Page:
W. Joseph Campbell

London’s ‘Independent’ latest to invoke media myth about Pentagon and Jessica Lynch

In Debunking, Error, Jessica Lynch, Media myths, Newspapers, Washington Post on January 28, 2013 at 7:40 am

In the debate about women being permitted to join U.S. military combat units, it was inevitable the media myth would resurface about Jessica Lynch and her purported battlefield heroics in Iraq nearly 10 years ago.

The myth has it that the Pentagon concocted the tale about Lynch’s having fought fiercely in an ambush in Nasiriyah and fed the propaganda to a credulous U.S. news media.

Sure enough, Britain’s Independent newspaper stepped in that myth over the weekend, in an online report about women in the U.S. military.

The newspaper referred to Lynch as a name fresh “in America’s collective memory” and asserted that “initial reports from the Pentagon exaggerated her story as it waged a propaganda war, stating that she had fought back heroically against the enemy when in fact she had never fired her weapon.”

Lynch was an element of a Pentagon “propaganda war”?

Not so.Independent masthead

Not according to Vernon Loeb, the Washington Post reporter who helped thrust the hero-warrior tale about Lynch into the public domain in an electrifying but utterly inaccurate front-page story published April 3, 2003. Loeb has said the Pentagon wasn’t the source of the Post’s story about Lynch, which it pegged to otherwise anonymous “U.S. officials.”

Under the byline of Loeb and Susan Schmidt, the Post reported that Lynch, then  a 19-year-old Army private in a support unit, kept firing at attacking Iraqis “even after she sustained multiple gunshot wounds and watched several other soldiers in her unit die around her in fighting” at Nasiriyah on March 23, 2003.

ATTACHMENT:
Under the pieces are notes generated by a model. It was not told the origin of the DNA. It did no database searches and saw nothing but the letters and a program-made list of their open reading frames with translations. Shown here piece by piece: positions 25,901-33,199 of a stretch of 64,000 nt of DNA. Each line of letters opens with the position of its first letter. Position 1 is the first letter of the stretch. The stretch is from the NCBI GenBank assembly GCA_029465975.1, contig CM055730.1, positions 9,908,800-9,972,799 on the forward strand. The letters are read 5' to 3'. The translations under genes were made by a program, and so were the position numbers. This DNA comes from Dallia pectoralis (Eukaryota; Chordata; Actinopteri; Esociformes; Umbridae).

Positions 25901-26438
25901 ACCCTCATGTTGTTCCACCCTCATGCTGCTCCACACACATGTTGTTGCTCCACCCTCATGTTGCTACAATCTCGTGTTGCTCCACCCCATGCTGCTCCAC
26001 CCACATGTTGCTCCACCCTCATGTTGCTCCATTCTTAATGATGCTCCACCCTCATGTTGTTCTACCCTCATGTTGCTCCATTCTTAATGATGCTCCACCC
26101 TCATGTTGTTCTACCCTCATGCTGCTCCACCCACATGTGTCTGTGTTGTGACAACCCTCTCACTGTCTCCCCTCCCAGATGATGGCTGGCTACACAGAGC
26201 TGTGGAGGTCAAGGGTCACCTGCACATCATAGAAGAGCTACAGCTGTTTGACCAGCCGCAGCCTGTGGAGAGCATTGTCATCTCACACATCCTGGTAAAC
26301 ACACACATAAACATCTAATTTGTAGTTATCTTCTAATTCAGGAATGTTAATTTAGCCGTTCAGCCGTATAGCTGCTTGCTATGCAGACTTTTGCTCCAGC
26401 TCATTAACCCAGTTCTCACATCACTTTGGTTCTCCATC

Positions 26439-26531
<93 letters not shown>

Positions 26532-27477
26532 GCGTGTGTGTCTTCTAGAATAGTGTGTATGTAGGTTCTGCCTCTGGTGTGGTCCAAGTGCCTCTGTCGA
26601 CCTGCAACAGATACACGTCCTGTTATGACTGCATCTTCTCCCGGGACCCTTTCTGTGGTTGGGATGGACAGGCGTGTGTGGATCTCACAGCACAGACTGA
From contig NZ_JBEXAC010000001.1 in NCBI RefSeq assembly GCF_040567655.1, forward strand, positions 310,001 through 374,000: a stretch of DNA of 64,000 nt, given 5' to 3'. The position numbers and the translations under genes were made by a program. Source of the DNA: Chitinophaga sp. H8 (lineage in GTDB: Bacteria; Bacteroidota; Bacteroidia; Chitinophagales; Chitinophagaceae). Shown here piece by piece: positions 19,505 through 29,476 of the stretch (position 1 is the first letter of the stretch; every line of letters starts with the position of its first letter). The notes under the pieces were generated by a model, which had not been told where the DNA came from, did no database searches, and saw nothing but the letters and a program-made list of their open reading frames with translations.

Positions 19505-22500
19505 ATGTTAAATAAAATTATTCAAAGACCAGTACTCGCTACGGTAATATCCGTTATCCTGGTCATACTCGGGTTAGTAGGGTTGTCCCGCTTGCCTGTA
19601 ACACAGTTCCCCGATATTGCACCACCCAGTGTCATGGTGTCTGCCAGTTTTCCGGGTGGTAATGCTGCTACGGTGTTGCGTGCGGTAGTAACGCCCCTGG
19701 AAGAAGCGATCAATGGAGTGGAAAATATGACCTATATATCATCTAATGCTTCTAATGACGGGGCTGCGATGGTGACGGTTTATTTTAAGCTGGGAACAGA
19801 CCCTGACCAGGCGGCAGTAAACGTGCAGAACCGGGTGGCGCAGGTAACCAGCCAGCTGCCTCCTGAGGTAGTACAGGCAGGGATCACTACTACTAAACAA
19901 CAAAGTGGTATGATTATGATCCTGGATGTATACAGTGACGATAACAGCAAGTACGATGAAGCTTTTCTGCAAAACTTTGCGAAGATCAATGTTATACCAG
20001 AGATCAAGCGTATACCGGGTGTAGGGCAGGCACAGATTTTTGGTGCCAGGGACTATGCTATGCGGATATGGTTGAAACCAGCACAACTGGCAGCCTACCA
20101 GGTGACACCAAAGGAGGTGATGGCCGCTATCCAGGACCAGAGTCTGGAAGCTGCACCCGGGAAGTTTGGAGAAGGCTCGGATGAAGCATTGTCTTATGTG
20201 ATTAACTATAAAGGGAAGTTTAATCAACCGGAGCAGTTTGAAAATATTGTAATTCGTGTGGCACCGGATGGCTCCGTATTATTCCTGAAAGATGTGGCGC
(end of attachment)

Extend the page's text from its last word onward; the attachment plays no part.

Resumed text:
The Post quoted one anonymous official as saying that Lynch “‘was fighting to the death. She did not want to be taken alive.'”

The story turned out to be wrong in every significant detail: Lynch never fired a shot in the attack at Nasiriyah; her weapon jammed during the deadly ambush in which 11 American soldiers were killed.

Lynch was neither shot nor stabbed, as Loeb and Schmidt reported, but suffered shattering injuries to her back, legs, and arms in the crash of a Humvee in which she was attempting to flee.

She was taken prisoner and treated at an Iraqi hospital, from where she was rescued April 1, 2003, by a U.S. special forces team.

As Lynch herself insists, she was no hero (although she has said she could have embraced the Post’s hero-warrior tale and no one would’ve been the wiser).

The Post, though, has never identified the “U.S. officials” who led it so badly astray.

But we do know that the Pentagon wasn’t the source of the Post’s exaggerated hero-warrior tale: Loeb said so in an interview on Fresh Air, an NPR radio program, in mid-December 2003.

In the interview, Loeb declared flatly:

“Our sources for that story were not Pentagon sources.”

Loeb also said that he “could never get anybody from the Pentagon to talk about” the Lynch case.

“They wouldn’t say anything about Jessica Lynch,” Loeb declared, adding:

“I just didn’t see the Pentagon trying to create a hero where there was none. I mean … they never showed any interest in doing that, to me.”

Although Loeb’s remarks have long been in the public domain, the Independent is the latest of many news organizations to have ignored or overlooked them, blithely offering instead the juicy but unsubstantiated claim that “the Pentagon exaggerated her story.”

Lynch_large photo

Private Lynch

The claim is a weak one, even without Loeb’s disclaimer. After all, in the early days of the Iraq War, the Pentagon had little reason to exploit the Lynch case as a way to boost popular support  for the conflict.

As I point out in my myth-busting book, Getting It Wrong:

“It may be little-recalled now, but the U.S.-led invasion of Iraq was widely supported by the American public. Polling data from March and April 2003, the opening days and weeks of the war, show an overwhelming percentage of Americans supported the conflict and believed the war effort, overall, was going well.”

Among those public opinion polls was a Washington Post-ABC News survey conducted in late March and early April 2003 — when Lynch was much in the news. The poll found that eight of 10 Americans felt the war effort was going well, and 71 percent approved of the Bush administration’s handling of the Iraq situation.


Many thanks to Instapundit
Glenn Reynolds for linking to this post

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